Cisco has reported a 6% revenue increase in the quarter ended July 28, as the strong economy contributed to a boost in product sales and customer adoption of new software-driven technology.
Cisco reported on Wednesday its “highest quarterly revenue” of $12.8 billion and predicted a 5% to 7% increase in Cisco revenues year over year in the current quarter, which sent its stock up more than 6% in after-hours trading.
Cisco predicted adjusted net income for the quarter ending in October would range from 70 to 72 cents a share, beating analysts’ projection of 69 cents. Earnings of 70 cents per share for the July quarter beat analysts’ expectations by a penny a share.
The company reported “solid demand” for its products as it continued its transformation into a provider of network software and services from a company dependent on selling high-priced switching and routing hardware. Application sales rose 10% and recurring revenue, a reflection of sales in software subscriptions and services, accounted for 32% of total revenue, up a point from the same period last year.
During a conference call with analysts, Cisco CEO Chuck Robbins attributed the company’s strong quarter to a combination of customers buying more during a strong economy and execution by the Cisco’s sales and product development teams.
“I’m pragmatic to know it’s a combination of both,” Robbins said. “Clearly, the economy has been pretty consistent, and the markets have been positive, so that has certainly helped.”
Cisco revenues show new product sales
Nevertheless, Robbins was pleased with customer reaction to Cisco’s new products, notably the Catalyst 9000 campus switch and the Viptela software-defined WAN, which Cisco acquired last year for $610 million.
Chuck RobbinsCEO, Cisco
Introduced in June 2017, the Catalyst 9000 is the first switch Cisco has sold that requires the customer to buy a subscription to the software running on the hardware.
“I’m very pleased with how the adoption has been from our customers,” Robbins said. As of the end of the July quarter, Cisco had sold the Catalyst 9000 to more than 9,650 organizations.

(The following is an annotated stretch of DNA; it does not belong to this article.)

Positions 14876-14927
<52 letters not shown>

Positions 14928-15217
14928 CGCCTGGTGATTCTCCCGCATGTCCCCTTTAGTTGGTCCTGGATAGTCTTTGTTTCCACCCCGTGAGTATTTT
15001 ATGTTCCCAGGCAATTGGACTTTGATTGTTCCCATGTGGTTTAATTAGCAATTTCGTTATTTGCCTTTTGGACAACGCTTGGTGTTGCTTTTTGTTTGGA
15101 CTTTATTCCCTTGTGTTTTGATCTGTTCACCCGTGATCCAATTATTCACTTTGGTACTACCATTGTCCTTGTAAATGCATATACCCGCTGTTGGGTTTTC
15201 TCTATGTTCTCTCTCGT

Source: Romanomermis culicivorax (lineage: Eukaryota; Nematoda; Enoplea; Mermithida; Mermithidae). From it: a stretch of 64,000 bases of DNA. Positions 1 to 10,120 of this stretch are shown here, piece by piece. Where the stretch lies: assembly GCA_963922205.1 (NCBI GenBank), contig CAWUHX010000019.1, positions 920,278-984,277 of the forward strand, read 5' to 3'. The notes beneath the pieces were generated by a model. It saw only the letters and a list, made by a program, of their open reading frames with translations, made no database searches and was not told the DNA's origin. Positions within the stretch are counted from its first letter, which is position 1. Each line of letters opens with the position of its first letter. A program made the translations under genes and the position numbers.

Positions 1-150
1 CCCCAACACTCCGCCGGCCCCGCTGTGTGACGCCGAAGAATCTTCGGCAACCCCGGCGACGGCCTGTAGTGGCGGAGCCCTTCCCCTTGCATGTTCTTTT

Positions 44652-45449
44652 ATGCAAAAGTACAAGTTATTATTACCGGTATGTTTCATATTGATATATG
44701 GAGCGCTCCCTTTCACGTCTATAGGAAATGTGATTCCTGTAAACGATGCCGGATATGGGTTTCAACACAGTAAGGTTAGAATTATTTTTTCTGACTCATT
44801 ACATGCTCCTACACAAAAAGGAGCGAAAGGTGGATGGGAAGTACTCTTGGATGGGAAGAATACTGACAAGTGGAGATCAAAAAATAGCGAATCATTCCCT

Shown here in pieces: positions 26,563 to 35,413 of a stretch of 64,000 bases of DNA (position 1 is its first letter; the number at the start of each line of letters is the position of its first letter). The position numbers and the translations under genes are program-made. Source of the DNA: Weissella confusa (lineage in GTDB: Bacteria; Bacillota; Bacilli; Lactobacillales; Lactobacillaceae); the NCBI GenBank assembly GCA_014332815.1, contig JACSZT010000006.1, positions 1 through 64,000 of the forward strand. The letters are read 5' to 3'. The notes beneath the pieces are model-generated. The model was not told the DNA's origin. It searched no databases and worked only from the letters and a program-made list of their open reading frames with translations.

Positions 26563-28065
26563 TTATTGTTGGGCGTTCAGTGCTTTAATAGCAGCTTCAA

“You’ll see us over the next coming quarters when we bring new products to market — particularly in the enterprise networking space, but across the portfolio — we will apply that same [software subscription] strategy,” Robbins said.
Viptela is vital in maintaining Cisco’s leading position as a campus networking supplier. The SD-WAN product routes traffic via software to and from campus networks and remote offices. Cisco has integrated the subscription-based Viptela with its Integrated Services Router (ISR) and plans to combine the software with other hardware.
“We’ve begun to see customers actually move forward with deployments,” Robbins said. “It’s early, but we like where we are, and we like what we see.”
Cisco revenues helped by service providers
Cisco also managed to increase sales by 6% to services providers, a customer segment that was down 4% in the previous quarter. Robbins attributed the growth to increased spending by some large customers rather than to purchases of new technology, such as products related to 5G, the next generation of wireless technology.
Robbins said carriers started discussing the infrastructure needs for 5G “in earnest” at Mobile World Congress in Barcelona in February. Nevertheless, he did not expect 5G-related sales to begin for at least a year, picking up in 2020.